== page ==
It’s Dec. 29, 1 p.m., and I’m at a hospital in Prince George’s County. The emergency room is packed with people with varying degrees of illnesses. Many have severe colds; others have flu symptoms. Some have broken ribs or fractures and cuts and bruises from domestic violence (and broken hearts). Sadly, some have come here to die, their families clinging to the hope that this talented yet overwhelmed staff can whip up a miracle.
And then there are the hidden wounded, the too-often voiceless who are treated as though they are the living dead. They don’t seem to matter. Those whose souls are tormented, those with delusions, with post-traumatic stress disorder.
The mentally ill fight a battle every day — they battle to want to live, to not hurt others so they may live, to run from those who would take their life because the hidden wounds of mental illness are too often misunderstood.
These men and women often stay in the ER and triage area until the elusive open bed in a psychiatric ward is found. When that coveted prize the mentally ill need so desperately does appear, it is available for only a brief stay. And while in the psychiatric ward, patients with mental illness often are given a round of very serious medications — but they do not get to stay long enough to see whether those medications work.
On Dec. 27, I took my son to the emergency room. After 9 p.m. on the third day, we were still waiting for that promised treasure — the psychiatric bed. My son, a musically gifted soul in his early 20s, chose to go to the hospital, trying to be safe from himself, from the demons that cause havoc in his head.
The process for getting help for the people with mental illness in Prince George’s County is like running on a treadmill: It never ends. Nothing is ever easy or organized. I know Prince George’s isn’t the worst place for mental-health care, but it is where my son and I live, so it is of paramount importance to us.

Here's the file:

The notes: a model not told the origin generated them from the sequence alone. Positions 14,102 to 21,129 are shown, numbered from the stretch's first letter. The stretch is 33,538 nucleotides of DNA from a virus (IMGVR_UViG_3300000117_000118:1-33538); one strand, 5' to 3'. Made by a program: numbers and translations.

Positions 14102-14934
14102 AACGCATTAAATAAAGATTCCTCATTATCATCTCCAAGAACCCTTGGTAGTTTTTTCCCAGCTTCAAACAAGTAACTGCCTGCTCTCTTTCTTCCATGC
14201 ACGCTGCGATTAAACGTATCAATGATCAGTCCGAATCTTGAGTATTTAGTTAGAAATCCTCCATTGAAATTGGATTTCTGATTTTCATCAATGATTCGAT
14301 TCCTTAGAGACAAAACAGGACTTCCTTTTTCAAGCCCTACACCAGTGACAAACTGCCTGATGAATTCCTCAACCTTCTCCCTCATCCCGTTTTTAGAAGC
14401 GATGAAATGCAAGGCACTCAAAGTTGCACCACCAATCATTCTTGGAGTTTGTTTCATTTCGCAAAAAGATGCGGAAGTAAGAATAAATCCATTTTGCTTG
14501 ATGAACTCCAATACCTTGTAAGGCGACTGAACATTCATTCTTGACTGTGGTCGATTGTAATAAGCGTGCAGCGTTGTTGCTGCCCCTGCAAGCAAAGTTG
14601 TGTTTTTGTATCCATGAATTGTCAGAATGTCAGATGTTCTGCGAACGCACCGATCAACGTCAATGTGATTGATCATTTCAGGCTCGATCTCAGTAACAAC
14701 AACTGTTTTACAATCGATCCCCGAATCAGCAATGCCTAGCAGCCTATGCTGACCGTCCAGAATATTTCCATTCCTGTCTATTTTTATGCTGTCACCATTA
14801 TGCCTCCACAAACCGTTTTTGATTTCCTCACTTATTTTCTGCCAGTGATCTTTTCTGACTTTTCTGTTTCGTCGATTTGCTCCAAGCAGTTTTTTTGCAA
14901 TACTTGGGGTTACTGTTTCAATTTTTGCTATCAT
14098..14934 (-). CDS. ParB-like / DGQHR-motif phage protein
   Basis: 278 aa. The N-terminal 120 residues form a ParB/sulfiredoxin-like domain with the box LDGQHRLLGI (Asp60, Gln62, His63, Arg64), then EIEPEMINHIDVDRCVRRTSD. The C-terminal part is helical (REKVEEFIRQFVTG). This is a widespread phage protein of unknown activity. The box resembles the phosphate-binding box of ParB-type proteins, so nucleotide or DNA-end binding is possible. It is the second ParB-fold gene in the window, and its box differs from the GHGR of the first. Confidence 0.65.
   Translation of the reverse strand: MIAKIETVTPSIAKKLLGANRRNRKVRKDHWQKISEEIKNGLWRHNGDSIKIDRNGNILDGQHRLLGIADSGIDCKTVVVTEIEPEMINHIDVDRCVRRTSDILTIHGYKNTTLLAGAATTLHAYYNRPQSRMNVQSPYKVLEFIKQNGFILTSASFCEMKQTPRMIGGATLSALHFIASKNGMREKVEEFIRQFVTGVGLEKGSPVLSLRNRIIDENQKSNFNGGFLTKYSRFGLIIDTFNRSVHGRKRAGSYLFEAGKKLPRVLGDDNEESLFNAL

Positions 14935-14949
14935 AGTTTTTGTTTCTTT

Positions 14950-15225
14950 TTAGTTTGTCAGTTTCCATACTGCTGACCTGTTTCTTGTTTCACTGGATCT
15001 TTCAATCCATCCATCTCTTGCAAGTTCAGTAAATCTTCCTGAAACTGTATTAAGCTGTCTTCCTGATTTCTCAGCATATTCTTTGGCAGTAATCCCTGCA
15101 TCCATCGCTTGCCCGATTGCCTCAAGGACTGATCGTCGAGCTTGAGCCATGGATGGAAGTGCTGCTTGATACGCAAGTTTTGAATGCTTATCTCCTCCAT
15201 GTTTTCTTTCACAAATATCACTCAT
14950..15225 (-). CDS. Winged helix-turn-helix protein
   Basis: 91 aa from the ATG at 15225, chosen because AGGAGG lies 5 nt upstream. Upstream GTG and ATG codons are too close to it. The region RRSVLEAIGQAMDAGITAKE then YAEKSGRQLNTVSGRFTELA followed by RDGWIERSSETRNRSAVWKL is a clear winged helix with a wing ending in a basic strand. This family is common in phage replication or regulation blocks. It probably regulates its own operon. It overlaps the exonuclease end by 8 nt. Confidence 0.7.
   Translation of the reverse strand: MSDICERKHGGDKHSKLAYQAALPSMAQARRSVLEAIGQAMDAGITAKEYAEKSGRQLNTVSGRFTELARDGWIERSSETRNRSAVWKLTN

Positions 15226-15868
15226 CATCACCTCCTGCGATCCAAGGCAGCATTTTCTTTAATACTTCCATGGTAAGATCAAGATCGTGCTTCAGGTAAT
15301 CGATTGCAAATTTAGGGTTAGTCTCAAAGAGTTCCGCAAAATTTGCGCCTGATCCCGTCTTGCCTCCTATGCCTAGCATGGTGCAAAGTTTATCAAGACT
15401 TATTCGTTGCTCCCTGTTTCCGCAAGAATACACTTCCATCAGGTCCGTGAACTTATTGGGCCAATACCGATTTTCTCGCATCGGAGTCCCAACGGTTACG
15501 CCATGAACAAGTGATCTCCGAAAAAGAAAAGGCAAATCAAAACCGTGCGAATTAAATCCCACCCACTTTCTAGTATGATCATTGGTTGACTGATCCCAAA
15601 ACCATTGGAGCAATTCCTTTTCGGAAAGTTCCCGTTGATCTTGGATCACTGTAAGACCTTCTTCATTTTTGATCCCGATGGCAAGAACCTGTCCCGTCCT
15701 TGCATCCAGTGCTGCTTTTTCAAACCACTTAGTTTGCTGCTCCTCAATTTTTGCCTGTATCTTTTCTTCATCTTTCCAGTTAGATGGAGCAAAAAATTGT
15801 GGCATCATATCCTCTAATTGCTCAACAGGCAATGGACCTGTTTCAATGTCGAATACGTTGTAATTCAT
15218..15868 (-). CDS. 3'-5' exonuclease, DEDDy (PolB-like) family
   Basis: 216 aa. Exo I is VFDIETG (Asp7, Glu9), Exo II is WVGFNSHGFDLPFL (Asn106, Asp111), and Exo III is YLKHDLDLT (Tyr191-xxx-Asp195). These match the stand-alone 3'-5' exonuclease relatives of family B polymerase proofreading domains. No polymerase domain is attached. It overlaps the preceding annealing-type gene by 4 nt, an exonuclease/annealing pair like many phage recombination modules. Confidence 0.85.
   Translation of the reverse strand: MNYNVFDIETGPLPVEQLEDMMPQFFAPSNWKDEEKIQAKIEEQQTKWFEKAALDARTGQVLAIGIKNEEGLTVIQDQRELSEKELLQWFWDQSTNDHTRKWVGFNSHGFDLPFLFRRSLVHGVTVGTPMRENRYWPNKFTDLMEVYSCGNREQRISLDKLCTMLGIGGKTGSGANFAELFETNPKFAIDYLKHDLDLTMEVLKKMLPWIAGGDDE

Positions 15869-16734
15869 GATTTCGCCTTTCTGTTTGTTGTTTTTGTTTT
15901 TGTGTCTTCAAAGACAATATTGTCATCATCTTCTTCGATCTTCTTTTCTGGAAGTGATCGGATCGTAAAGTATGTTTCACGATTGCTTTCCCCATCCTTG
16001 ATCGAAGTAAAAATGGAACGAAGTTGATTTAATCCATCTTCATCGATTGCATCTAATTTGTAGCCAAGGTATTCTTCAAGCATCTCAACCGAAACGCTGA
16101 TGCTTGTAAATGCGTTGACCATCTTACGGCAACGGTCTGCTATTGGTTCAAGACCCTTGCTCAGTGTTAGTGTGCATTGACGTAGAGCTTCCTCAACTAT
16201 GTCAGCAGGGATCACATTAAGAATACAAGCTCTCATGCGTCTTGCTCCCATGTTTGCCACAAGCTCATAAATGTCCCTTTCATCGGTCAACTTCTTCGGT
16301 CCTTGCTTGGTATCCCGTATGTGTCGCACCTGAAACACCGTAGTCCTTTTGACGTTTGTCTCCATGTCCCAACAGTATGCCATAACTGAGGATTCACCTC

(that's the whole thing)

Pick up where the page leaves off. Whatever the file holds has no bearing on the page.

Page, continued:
While we were waiting in the emergency room, my son did not get his normal round of psychotropic medications (which I hate, but they supposedly keep him stable and sane), so I constantly had to remind the ER nurse about the reasons for his agitation and the mania phase of his bipolar and schizophrenic conditions. He is idiot savant autistic — musically, so he always has music in his head, sometimes accompanied by racing thoughts. This traffic in his head is what leads to the episodic series that plays out in the emergency room.
And this episode was not a good one. He was put on a gurney in the hallway of the triage area, where he watched and heard and smelled and engaged with everything that went by.
This young, black man came in voluntarily to get treated for his mental illness event, to be safe and to find help. But, seemingly, there is not a chance that is going to happen in Prince George’s County. If there are no beds, they send him away. If I can’t get a petition in time from the court magistrate for involuntary hospitalization, he’ll end up in jail. And nobody seems to notice.
A mosaic is often composed of jagged pieces of glass, stones, gems and odds and ends that are fitted together to form a picture. Help for people with mental illness in Prince George’s County is like a mosaic, but it’s left to patients and their families to fit the pieces together. We are tired of cutting and breaking and splintering and hurting. We are tired of programs that don’t work for the mentally ill.
But, of course, we have nothing but a voice. When will someone hear?